Position is important. Every effort needs to be made not to impair venous return from the head. The head and neck should be kept in as neutral a position as possible. A 30 deg. head-up body position tends to decrease intracranial pressure and also will lessen bleeding during surgery on the head or brain.
Intravenous fluids should be kept to a minimum. Diuretics should be administered. There is some controversy about the timing of their administration. Initially, mannitol will cause a rise in intracranial pressure. If it is given slowly, the effect is minimized. Prior administration of furosemide is thought by some to prevent the rise. Some think mannitol and/or furosemide should not be administered until the skull is opened. If furosemide and mannitol are given, there may be large potassium losses that need to be replaced. Furosemide is given at 2.5 mg to 5 mg/kg IV. Mannitol dosage is variously reported, but 0.25 mg to 0.5 mg/kg should produce a 3- to 4-hour diuresis.
Controllable, induced hypotension is necessary for surgery on the brain or within the cranial vault. The production of induced hypotension often causes a tachycardia that confounds the attempts to produce hypotension; thus, B-adrenergic blocker, such as propranolol, is usually given.
Long-lasting drugs are not as desirable as short-lasting drugs in the production of hypotension because it is wise to have the blood pressure return to normal after surgery in and around the brain to make sure that hemostasis is adequate before the skull is put back together.
Propranolol should be given first, about 0.1 mg/kg IV, more if necessary, to control the heart rate, followed by a sodium nitroprusside infusion of about 20 ug/kg/min. The rate of nitroprusside infusion may vary among animals, and the fall in pressure may be precipitous. Because nitroprusside is metabolized to cyanide, it is important that too much not be given. No more than 1 mg/kg should be administered.(43) The prior administration of hydralazine may provide a background of hypotension on which to add the nitroprusside, making it more controllable and allowing a smaller total dose of nitro-prusside. Nitroprusside should not be given until the skull is opened. A new drug that may be useful is verapamil hydrochloride; it will act like the propranolol and hydralazine to prevent reflex tachycardia and provide a background of hypotension. The dosage I would use is 0.1 mg to 0.2 mg/kg IV.
Respiratory depressants need to be avoided until the animal can be intubated and hyperventilated; therefore, no preanesthetic medication should be administered, if possible.
Induction should be with thiopental unless it is contraindicated because of the animal's condition: for example, if splenic dilatation and subsequent decrease in packed cell volume need to be avoided. Intravenous oxymorphone or fentanyl can be used in the dog. They should be given with a small amount of sedative, either pentobarbital sodium or diazepam. Lidocaine can be given 1 mg to 2 mg/kg IV to minimize the response to intubation. Etomidate may be considered as part of the induction technique since it appears to spare the cardiovascular system and to perhaps decrease cerebral blood flow, or at least not increase it. It might also be useful as part of the maintenance technique because it is believed not to accumulate. It has several side-effects, however, that may make it an unwise choice in animals with head trauma. In the unpremedicated dog there is occasional retching or seizures. Neither is ketamine to be used in the dog or cat. This drug will be discussed under Maintenance.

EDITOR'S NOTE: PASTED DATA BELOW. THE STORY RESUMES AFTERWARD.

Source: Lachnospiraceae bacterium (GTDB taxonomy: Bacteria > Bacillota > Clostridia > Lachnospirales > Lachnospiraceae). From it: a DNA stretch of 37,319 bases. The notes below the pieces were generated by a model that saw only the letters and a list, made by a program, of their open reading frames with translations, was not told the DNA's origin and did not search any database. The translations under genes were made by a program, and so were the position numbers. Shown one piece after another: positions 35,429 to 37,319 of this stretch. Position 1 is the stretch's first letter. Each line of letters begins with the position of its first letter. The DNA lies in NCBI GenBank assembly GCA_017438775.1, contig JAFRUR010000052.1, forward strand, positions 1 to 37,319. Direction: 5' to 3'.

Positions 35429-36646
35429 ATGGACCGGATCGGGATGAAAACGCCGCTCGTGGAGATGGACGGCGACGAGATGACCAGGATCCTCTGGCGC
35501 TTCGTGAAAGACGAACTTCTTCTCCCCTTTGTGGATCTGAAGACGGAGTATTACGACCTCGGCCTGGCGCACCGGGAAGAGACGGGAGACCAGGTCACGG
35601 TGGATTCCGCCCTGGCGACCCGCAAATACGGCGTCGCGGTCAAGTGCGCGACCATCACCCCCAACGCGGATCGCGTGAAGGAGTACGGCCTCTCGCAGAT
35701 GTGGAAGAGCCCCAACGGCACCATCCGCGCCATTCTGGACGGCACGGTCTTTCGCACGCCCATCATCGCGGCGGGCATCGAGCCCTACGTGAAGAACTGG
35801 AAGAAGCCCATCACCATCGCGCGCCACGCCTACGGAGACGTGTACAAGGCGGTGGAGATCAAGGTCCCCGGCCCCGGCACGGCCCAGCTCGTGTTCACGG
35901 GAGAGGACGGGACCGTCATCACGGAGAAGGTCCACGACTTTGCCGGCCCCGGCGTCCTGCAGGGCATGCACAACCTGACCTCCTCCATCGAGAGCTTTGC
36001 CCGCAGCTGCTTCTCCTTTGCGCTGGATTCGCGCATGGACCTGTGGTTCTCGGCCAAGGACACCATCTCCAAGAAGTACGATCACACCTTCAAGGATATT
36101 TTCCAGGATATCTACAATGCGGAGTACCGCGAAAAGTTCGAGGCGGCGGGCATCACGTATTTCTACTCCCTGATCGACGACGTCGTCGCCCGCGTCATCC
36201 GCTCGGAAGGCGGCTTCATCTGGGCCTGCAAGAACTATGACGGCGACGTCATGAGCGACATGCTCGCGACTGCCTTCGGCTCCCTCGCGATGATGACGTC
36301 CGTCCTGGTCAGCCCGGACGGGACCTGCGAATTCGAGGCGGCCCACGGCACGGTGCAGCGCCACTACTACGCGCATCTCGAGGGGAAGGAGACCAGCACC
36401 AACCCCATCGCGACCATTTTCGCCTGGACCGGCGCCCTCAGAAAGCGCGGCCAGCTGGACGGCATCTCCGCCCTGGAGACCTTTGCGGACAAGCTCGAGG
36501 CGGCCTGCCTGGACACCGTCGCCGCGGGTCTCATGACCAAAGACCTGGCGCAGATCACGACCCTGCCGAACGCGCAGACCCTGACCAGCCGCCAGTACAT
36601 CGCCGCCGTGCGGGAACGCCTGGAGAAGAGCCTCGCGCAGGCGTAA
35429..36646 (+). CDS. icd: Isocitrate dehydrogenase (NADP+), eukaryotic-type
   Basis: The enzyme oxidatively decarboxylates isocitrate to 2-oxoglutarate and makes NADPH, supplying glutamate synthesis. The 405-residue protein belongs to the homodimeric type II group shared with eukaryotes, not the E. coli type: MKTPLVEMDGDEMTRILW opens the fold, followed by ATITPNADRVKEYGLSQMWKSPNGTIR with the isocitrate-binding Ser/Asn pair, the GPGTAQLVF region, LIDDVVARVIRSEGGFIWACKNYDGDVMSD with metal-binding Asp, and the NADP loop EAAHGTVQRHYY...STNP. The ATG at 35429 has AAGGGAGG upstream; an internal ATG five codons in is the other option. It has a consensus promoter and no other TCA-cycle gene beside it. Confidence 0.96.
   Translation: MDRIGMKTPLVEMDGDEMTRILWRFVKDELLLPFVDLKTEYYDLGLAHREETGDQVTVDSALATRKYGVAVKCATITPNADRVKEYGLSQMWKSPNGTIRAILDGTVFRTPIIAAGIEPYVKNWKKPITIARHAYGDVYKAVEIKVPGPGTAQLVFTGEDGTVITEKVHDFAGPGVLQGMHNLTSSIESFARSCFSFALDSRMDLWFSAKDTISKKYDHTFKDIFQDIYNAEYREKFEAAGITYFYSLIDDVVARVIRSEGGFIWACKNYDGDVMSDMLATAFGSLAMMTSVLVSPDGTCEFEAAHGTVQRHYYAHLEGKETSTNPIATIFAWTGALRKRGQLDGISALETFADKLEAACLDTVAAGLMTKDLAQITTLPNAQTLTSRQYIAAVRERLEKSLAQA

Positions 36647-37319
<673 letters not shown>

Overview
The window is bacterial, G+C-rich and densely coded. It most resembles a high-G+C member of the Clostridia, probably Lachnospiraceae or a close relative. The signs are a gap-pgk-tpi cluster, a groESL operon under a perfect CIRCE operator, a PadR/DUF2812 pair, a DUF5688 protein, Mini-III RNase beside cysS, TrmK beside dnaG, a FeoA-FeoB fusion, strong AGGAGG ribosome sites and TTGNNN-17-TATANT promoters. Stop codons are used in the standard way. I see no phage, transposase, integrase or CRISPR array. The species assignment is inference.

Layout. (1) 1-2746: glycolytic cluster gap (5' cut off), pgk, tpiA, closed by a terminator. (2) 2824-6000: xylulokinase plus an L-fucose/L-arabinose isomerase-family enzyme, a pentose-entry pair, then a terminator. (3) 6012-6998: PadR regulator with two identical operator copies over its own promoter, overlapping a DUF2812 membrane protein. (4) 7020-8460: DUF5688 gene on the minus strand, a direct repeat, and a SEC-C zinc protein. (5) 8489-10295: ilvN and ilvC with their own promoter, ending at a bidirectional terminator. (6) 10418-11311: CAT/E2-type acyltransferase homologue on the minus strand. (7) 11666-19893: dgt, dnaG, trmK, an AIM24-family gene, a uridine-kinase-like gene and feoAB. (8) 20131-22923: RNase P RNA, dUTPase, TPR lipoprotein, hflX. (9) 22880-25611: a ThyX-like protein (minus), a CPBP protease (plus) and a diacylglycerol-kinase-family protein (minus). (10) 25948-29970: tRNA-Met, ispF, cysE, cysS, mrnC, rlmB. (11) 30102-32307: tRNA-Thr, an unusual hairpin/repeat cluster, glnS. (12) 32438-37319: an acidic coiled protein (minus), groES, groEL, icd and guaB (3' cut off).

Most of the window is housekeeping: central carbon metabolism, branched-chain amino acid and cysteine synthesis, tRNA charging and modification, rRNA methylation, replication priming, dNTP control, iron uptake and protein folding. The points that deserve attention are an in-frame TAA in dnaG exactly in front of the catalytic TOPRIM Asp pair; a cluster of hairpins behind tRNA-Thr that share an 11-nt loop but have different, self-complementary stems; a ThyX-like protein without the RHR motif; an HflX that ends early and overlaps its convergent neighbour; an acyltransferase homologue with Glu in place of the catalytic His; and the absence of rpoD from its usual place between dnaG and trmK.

Drugs that increase cerebral blood flow will also increase intracranial pressure. Halothane, methoxyflurane, enflurane, isoflurane, and N2O all increase cerebral blood flow. The increases reported vary with the individual study. Also, the rate and efficacy with which hyperventilation, that is, decreased PaCO2, can overcome the increase produced by the anesthetics are reported to be different for the various inhalants. It seems that the effects of halothane are the most difficult to overcome and those of N2O the easiest. The effects of enflurane are thought to be as difficult to overcome as those of halothane; those of isoflurane may not be too difficult. If an inhalant needs to be used, I would use isoflurane in as low a concentration as possible. The PaCO2 should be kept between 25 mm and 30 mm Hg.
Most intravenous anesthetics decrease cerebral blood flow except ketamine, which increases it (18)Thiopental is an excellent drug for animals with head trauma. It can be given intermittently or by continuous infusion. Concomitant administration of narcotics is useful. They decrease the total dose of thiopental required and will provide a method for rapid awakening from anesthesia, which is required in these animals. If a lot of narcotic and little thiopental is used, a rapid recovery will be produced by the intravenous administration of a narcotic antagonist. The use of a small amount of isoflurane will also allow a reduction in the amount of thiopental needed, and recovery from the isoflurane is very rapid; its blood gas solubility coefficient is 1.4.
The major postanesthetic concern is rapid awakening and no respiratory depression, which was discussed in the previous section. Postoperative pain is usually not a problem. If the patient with head trauma has had extensive orthopaedic procedures, postoperative pain and its control must be considered. If possible, epidural analgesia may be used for several hours of postoperative pain relief without respiratory depression. In dogs a narcotic agonist/antagonist analgesic such as nalbuphine may be useful; in cats, low dosages of narcotics such as morphine or oxymorphone may be given with a tranquilizer such as diazepam.